Processes underlying student disempowerment: the role of mass media discourse
Governance and the Responsible University
Jelle Mampaey et al, Open University, the Netherlands (Netherlands)
Single presentation - 30 Minutes
27 August 2019 at 14:30:00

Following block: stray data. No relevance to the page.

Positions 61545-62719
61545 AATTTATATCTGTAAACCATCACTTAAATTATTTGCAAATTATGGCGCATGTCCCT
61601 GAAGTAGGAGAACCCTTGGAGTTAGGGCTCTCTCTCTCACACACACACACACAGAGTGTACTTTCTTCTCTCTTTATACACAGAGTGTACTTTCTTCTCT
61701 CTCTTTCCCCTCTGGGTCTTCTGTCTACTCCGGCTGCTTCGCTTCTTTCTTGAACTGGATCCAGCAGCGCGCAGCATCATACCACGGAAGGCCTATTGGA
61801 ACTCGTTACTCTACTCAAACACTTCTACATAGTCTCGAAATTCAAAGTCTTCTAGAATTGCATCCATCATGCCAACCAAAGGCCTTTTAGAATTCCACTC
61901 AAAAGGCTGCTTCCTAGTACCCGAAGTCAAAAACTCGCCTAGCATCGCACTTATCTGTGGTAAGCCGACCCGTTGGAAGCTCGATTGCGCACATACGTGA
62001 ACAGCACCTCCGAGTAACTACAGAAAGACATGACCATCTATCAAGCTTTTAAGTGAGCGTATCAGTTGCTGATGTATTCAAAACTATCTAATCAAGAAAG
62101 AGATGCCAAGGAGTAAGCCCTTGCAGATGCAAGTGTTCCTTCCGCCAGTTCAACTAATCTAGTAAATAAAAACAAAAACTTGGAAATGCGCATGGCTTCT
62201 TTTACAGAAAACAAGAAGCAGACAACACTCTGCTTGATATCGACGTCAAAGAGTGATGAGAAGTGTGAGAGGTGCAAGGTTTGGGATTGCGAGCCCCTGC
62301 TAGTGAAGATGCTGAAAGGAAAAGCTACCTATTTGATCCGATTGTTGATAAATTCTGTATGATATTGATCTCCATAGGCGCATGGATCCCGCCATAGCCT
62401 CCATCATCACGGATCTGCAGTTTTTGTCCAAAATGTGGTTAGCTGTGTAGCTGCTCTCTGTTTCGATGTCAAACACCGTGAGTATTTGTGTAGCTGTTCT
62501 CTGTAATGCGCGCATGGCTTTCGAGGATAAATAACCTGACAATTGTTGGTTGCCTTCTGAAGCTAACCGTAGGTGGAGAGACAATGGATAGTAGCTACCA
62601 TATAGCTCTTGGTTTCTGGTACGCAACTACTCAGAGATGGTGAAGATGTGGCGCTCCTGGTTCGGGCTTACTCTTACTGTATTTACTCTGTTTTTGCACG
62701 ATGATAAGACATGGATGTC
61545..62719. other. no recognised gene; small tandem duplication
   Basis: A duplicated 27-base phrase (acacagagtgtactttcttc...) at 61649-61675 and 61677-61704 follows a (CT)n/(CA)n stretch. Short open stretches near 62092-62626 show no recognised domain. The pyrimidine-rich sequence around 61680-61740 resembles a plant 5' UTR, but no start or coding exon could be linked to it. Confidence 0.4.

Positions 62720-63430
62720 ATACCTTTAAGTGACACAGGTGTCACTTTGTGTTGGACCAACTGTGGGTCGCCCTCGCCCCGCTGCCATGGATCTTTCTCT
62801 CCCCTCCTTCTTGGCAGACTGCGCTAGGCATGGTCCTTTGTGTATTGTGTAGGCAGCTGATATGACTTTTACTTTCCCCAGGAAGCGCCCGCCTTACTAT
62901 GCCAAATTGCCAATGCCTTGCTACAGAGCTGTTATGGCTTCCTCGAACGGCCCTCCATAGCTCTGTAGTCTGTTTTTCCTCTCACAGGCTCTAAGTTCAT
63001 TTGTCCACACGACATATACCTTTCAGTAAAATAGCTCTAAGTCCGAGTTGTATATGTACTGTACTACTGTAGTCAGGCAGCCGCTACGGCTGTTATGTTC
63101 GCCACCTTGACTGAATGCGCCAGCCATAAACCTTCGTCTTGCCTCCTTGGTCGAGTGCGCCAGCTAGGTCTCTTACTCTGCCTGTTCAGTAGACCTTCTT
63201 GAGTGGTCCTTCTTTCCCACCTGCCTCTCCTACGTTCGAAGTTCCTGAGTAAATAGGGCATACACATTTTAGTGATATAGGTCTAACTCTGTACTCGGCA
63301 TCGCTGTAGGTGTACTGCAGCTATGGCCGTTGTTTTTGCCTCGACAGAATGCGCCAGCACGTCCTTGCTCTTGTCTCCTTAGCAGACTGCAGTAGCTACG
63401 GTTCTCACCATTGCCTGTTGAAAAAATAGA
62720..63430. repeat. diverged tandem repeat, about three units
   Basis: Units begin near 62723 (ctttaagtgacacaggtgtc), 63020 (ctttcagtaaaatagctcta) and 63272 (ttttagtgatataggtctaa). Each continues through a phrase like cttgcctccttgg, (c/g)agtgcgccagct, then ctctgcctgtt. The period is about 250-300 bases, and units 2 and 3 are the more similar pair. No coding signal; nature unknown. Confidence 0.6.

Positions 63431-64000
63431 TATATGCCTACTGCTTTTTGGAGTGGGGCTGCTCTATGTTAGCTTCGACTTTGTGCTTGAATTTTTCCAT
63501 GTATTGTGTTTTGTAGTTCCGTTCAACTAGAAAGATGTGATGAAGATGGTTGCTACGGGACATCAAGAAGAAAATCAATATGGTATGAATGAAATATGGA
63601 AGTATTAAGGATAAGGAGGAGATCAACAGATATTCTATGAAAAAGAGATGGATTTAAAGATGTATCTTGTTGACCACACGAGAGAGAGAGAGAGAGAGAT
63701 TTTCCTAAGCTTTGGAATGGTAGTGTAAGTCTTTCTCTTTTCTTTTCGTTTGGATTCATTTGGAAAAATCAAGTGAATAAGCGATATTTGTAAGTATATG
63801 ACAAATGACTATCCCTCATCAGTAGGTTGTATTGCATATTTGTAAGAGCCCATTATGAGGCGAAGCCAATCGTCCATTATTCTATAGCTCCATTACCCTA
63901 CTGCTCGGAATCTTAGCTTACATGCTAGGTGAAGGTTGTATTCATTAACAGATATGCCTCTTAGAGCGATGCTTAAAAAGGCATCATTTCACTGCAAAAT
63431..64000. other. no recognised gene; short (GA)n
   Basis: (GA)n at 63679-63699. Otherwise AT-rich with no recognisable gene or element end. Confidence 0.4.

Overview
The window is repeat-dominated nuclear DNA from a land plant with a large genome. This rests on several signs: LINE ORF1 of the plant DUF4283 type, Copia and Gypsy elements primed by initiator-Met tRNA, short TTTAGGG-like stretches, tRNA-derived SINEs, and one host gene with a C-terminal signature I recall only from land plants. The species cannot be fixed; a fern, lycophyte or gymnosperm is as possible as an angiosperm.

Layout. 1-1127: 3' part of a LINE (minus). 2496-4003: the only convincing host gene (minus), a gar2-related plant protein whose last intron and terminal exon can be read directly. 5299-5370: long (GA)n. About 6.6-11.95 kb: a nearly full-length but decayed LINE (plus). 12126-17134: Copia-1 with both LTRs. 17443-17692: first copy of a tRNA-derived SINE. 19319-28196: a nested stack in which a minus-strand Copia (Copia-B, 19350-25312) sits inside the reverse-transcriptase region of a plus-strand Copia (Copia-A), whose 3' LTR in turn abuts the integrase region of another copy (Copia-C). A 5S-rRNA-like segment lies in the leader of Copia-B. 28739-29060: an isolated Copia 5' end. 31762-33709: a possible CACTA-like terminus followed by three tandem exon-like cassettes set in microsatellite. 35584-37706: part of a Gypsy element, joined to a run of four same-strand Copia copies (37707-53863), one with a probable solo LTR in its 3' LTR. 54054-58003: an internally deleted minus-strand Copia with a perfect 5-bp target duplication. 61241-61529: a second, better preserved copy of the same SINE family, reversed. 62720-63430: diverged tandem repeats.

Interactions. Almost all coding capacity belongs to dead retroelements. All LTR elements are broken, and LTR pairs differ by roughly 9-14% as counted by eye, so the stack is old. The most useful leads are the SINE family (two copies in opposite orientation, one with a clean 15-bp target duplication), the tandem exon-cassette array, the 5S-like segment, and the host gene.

Stakeholder empowerment—and student empowerment in particular—is increasingly emphasized as a key value in higher education policies. From a critical perspective, it is however highly questionable whether students are actually empowered in the context of widespread market-oriented reforms in higher education. In this paper, we explore some mechanisms underlying the disempowerment of students. In specific, we focus on the repression of contemporary student protest against market-oriented reforms in higher education. Theoretically, we draw on an extended version of the Public Nuisance Paradigm, a theoretical paradigm that emphasizes the role of mass media discourse in the repression of social protest. We illustrate our argument in a case study of the 2014 student protest against a market-oriented reform in Flemish higher education, that is, higher tuition fees. We identify four specific discursive strategies underlying the repression of this student protest through mass media discourse: authorization, rationalization, moralization and predication. The major contribution of our study is that it extends the Public Nuisance Paradigm that has been introduced in the recent higher education literature focused on student movements.